AKA Ralph Henry Baer
Birthplace: Pirmasens, Germany
Location of death: Manchester, NH
Cause of death: unspecified
Race or Ethnicity: White
Sexual orientation: Straight
Occupation: Inventor, Engineer
Nationality: United States
Executive summary: Inventor of the home video game console
Military service: US Army (1943-46)
Ralph Baer was born Jewish in Germany, just a few years before Adolf Hitler came to power, and with his parents he fled to America in his teens to escape the coming Holocaust. Fascinated by electronics, he took a correspondence course on the basics of radio technology, and worked in New York TV and radio repair shops for several years before attending a technical college in Chicago.
He said that the idea of video games first occurred to him in 1951, while he was working in the design and production of televisions for Loral Electronics. Nobody at Loral was not interested when he proposed the idea informally, but the notion percolated at the back of his mind, and while working at Sanders Associates (now part of BAE Systems) more than a decade later, he made a more formal proposal in a 12-page paper. He was allowed to pursue development of a prototype, leading to his 21 August 1969 filing of US Patent #3,659,285, for "Television Gaming Apparatus and Method".
With his crude working model, Sanders and Baer made pitches to virtually all the major American electronics firms, including General Electric, RCA, and Sears, before Magnavox agreed to license and manufacture the game. Beginning in 1972, Magnavox sold the Odyssey game console, with a retail price of $79 - $99, without optional extras.
The first commercially marketed video game, Odyssey offered no sound, no graphics to speak of, and players had to keep track of their own scores in their heads or on paper. Game maneuvers were limited to manipulating a few glowing dots on a TV screen, but the set came with thin, translucent plastic overlays that could be physically affixed to the screen, allowing players to enjoy games ranging from roulette to tennis to skiing. In a time when calculators weighed several pounds and cost hundreds of dollars, when computers were science fiction except in advanced university labs, the Odyssey was groundbreaking. About 300,000 units were sold, and the Odyssey console set the stage for the present-day video game industry.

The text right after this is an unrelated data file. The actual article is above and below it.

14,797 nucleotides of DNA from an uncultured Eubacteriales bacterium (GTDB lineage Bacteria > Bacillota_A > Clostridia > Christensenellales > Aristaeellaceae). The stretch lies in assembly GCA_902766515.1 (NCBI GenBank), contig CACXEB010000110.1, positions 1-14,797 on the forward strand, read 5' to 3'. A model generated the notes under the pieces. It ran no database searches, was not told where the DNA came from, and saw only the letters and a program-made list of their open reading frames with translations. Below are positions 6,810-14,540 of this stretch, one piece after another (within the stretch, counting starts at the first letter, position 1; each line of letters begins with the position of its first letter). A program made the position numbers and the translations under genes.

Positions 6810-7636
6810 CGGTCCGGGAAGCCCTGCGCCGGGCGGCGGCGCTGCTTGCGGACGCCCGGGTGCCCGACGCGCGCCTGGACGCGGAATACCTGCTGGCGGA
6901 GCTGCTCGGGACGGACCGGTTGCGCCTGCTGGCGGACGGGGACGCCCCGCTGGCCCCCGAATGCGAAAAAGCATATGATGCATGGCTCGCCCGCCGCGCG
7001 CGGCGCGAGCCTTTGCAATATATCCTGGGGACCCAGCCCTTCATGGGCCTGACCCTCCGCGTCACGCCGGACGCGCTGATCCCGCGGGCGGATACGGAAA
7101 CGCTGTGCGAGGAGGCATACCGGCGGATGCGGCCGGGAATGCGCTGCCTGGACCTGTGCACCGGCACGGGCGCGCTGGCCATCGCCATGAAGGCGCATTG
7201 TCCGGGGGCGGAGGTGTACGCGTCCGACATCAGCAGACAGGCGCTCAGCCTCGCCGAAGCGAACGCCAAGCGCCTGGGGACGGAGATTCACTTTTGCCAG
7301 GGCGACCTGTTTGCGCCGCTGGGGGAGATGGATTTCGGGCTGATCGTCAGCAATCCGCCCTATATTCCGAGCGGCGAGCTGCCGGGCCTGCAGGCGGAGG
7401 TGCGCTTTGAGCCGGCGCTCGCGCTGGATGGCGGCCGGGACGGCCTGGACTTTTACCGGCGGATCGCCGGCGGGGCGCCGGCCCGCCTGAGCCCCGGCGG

While Baer's project was in development, Nolan Bushnell, co-founder of Atari, visited Magnavox's labs and played electronic ping-pong on an Odyssey console. Atari released the home version of its Pong three years later, in 1975, and it was a more advanced and more successful game than Odyssey. For most 1970s era geeks, Pong was their first home video game system, but it was effectively based on Odyssey. When Magnavox sued for patent infringement, Bushnell testified that "I absolutely did see the Odyssey game and I didn't think it was very clever", but the lawsuit was settled with a $700,000 payment from Atari to Magnavox.
Baer also developed the SIMON electronic game with Howard J. Morrison, marketed by Milton Bradley, which became ubiquitous in America in the 1980s. His other inventions that reached the marketplace include Amazatron, Computer Perfection, Laser Command, Maniac, and the Chat-Mat talking doormat. He died in 2014.
Wife: Dena Whinston (m. 1952, two sons, one daughter)
Son: James Whinston Baer (b. 1955)
Son: Mark Whinston Baer (b. 1957)
Daughter: Nancy Doris Baer (b. 1960)
University: Radio Technician, National Radio Institute (correspondence course, 1940)
University: BS Television Engineering, American Television Institute of Technology (1949)
R.H. Baer Consultants Founder & President (1975-)
BAE Systems Engineering Fellow, Sanders Associates (1974-87)
BAE Systems Chief Engineer, Sanders Electro-Optics Div. (1971-73)
BAE Systems Mgr, Sanders Flexprint Div. (1970-71)
BAE Systems Div. Mgr. and Chief Engineer, Sanders Associates (1958-70)
BAE Systems Mgr. Equipment Design Div., Sanders Associates (1956-58)
Transitron Electronic Corporation Chief Engineer (1952-56)
Loral Corporation Senior Engineer (1950-52)
Wappler Electromedical Equipment Engineer (1949-50)
Emerson Electric Technician (1946-49)
National Medal of Technology and Innovation 2004
National Inventors Hall of Fame 2010
Naturalized US Citizen
Author of books:
Videogames: In the Beginning (2005)
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